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If yon nnnt to
day's News, toxluy
Part 7 of The World's Fair Portfolios Now Ready
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I 1 1
HONOLULU, T. H.v MONDAY, AUGUST i, 1904.
HAICHBNQ, August 1. Heavy fighting is in progress between the Jap
anese and Russian forces along a fourteen mile line. The Russians are
holding various positions along this front and have succeeded in repulsing
'Japanese attacks on Sitnoncheng.
BALTIC FLEET STILL
ST. PETERSBURG, August 1. The
preparing for sea.
1 YINKOW OPENED
TOKIO, August 1. Yinkow is opened to trade.
A DEMOCRATIC LEADER DEAD.
PHILADELPHIA, August 1. Ex-Governor Pattison is dead.
RUSSIAN GENERAL IS KILLED.
MUKDEN, August 1. Lieutenant
by an exploding shell at Yangse Pass
WASHINGTON, D. C, August 1.
squadron are to replace the volunteer
The sale of the property of the late Judge Luther Wilcox was attended by
u targe crowd at Jns. F. Morgan's auction rooms today. The bidding was
lively in several instances, although the
below the value of the property. G. N. and A. S. Wilcox, the brothers of the
deceased, bid in most of the large items. They purchased the Waikiki resi
dence for $5,900, another Waikiki beach lot for $6,500, the Queen street
warehouse site for $4,300, Kallhi house and lot for $1550; S. M. Ballou
purchased the Tantalus lot for $2,500; Mrs. Nakuina bought land at Pukoo,
Molokai, for $325; Devauchelle paid
factory was purchased for $11,522 by
E. Foster bought land and shares in a
an Land and Improvement Company
The interest in the estate of the late
and A. S. Wilcox for $4,300.
SAVE YOUR. MONEY.
The Twenty-Ninth Series of Stock In
the Pioneer Building & Loan Associa
tion will be Issued In July, 1904, and Is
now open for subscription. The mem
bership fee la fifty cents per share, and
the monthly dues are one dollar per
month per share. The stock draws
much better Interest than a saving's
Further Information can be' obtained
from A. V. Gear, Secretary, 122 King
Our new line of Double Pointed Picks
are a winner at the price. Twelve large
packages for 50 cents at your money
savers Wall, Nichols Co., Ltd.
DELIGHTFUL HOT DAYS
There Is nothing more delicious than
a glass of Ice cream soda on a hot day.
But to be good depends on where you
get It. The crowds at Hobron's foun
tain are a Judge of good soda.
Twenty-five cents pays for a Want
Ad In the Star. A bargain.
will consider-the permanency
and responsibility of a trust
company against the possible
Incompetency or disabilities
of an individual In selecting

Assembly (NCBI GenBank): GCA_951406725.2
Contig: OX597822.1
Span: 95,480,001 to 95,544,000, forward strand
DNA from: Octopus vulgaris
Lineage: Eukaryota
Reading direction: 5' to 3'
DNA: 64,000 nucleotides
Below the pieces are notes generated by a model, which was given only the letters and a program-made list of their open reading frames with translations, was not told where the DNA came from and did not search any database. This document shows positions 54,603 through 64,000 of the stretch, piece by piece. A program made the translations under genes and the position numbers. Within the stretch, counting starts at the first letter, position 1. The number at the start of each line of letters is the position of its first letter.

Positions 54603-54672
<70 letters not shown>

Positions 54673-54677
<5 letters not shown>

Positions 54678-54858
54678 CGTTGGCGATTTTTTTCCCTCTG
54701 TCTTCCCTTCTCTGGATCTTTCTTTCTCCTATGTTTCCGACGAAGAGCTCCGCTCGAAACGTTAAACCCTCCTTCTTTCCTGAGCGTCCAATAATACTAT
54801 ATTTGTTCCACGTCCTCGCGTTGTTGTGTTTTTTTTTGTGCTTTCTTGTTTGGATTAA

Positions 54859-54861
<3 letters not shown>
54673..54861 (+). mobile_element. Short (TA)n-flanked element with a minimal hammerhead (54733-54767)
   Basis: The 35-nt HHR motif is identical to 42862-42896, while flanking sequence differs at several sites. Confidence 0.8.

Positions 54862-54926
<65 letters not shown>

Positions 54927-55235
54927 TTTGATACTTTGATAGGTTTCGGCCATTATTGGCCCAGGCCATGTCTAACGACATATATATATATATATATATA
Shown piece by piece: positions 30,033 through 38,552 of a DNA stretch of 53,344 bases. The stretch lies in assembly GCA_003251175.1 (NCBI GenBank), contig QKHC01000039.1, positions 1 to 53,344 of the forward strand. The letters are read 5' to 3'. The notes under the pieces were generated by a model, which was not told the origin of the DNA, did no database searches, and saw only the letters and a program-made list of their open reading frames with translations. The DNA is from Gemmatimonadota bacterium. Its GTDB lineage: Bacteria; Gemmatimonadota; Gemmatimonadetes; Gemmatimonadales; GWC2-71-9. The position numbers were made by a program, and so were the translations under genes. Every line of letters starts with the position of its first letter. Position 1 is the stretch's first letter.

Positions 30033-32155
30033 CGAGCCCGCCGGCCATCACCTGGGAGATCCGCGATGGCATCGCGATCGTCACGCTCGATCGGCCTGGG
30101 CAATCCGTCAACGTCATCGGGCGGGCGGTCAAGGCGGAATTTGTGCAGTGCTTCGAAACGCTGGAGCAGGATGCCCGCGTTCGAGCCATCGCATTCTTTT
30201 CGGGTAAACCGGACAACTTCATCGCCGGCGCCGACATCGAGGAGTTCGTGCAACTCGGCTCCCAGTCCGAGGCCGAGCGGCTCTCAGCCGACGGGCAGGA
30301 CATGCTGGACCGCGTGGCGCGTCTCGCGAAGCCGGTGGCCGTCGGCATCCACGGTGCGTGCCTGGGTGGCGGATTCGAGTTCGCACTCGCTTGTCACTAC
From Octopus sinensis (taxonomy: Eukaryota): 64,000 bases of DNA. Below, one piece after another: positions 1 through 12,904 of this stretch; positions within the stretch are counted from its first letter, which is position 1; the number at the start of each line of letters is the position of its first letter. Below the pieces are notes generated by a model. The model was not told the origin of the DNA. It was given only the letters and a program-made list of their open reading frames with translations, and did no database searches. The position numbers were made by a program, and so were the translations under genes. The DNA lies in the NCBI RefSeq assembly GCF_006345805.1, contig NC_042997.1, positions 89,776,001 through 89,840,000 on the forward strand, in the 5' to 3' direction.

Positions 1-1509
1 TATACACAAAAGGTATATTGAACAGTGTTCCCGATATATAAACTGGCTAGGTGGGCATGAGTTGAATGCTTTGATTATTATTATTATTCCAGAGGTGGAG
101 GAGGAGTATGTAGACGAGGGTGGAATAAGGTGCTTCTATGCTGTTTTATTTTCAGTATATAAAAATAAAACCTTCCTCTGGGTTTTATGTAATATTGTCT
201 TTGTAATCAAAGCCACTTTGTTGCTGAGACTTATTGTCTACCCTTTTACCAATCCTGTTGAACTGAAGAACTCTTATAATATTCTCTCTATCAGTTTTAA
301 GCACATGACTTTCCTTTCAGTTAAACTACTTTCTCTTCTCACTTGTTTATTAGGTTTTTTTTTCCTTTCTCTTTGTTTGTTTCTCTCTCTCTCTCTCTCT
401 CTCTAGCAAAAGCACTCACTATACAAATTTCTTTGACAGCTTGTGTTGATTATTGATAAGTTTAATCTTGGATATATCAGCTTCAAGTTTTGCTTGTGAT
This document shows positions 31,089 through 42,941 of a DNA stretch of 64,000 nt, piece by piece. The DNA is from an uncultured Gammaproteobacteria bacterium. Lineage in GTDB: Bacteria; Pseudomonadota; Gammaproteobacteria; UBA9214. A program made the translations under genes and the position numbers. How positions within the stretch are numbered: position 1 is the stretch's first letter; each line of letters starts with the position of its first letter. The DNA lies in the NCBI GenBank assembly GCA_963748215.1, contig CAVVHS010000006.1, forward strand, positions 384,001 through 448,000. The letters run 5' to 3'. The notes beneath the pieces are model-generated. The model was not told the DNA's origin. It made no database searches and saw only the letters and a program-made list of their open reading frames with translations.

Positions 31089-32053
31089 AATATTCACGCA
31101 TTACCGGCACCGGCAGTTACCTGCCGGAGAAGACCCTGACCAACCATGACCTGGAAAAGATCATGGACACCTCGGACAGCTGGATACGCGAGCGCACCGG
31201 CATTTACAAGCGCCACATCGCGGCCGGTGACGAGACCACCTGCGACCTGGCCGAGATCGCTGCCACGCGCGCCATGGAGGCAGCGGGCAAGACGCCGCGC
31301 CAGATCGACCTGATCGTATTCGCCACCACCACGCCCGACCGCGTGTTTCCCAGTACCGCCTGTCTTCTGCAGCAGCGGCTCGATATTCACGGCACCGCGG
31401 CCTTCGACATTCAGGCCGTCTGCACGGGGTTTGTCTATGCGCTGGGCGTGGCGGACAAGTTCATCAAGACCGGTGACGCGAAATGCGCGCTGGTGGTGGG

an administrator, guardian or
M I VNMMPT Fort Street, I
f, S Qs&s Honolulu I
Cable to The Star.)
Russian warships at Cronstadt are
General Count Killer has been killed
Two Russian cruisers of the Baltic
fleet in the Red Sea.
prices in the majority of cases were
$710 for land on Molokai. The poi
E. Waterhouse and wife; Mrs. Mary
hul at Kahana for $725. The Hawaii
bought two lots at Pearl City for $310.
Abner Wilcox was purchased by G. N,
Change of Water often brings on diar
rhoea. For this reason many experi
enced travelers curry a bottle of Cham
berlaln's Colic, Cholera and Diarrhoea
Remedy with them to be used In case of
an emergency. This preparation has no
equal as a cure for bowel complaints. It
can not be obtained while on board the
cars or steamship, and that Is where It
Is most likely to be needed. Buy a hot
tie before leaving home. Sold by all
dealers. Benson, omlth & Co., agents
SAN FRANCISCO. July 29 The Lon
don price of S8 analysis beets today Is
9 shillings 9 pence. The last quota
tion was July 27 ,9 shillings S 1-4 pence.
10 CENT '-MUSIC.
Our assortment of sheet music sell
ing at 10 cents copy contains the
choicest selections hy best authors.
Catalogue free. Wall, Nichols,
NEW GOOD ARRIVED.
New steamer rugs, ready-made yokes,
purses and shopping bags, embroidered
grass linen by the yard are among the
new goods just opened. A fine lino of
bathing suits for women and girls, men
and boys. All at N. S. Sachs' Dry
titar Want ads pay at once.
A FULL LINE AT
931 FORT STREET.
HELPED TO SETTLE STRIKE
REV. E. IMAMURA.
The Rev. E. Imamura is superintendent of the Japanese Buddhist Mis
sion, for the Territory of Hawaii, having
street, in Honolulu. He Is given credit for very effective services in con
nection with the recent strike, having brought about a much better under
standing between the laborers and their employers. The Rev. Imamura was
sent for at the suggestion of some of the strike leaders at a critical stage
during the controversy, and it was to' a very large extent through his pow
ers as a speaker that matters were straightened out. The Rev. Imamura
addressed the gathering at Waipahu, which had on a previous occasion re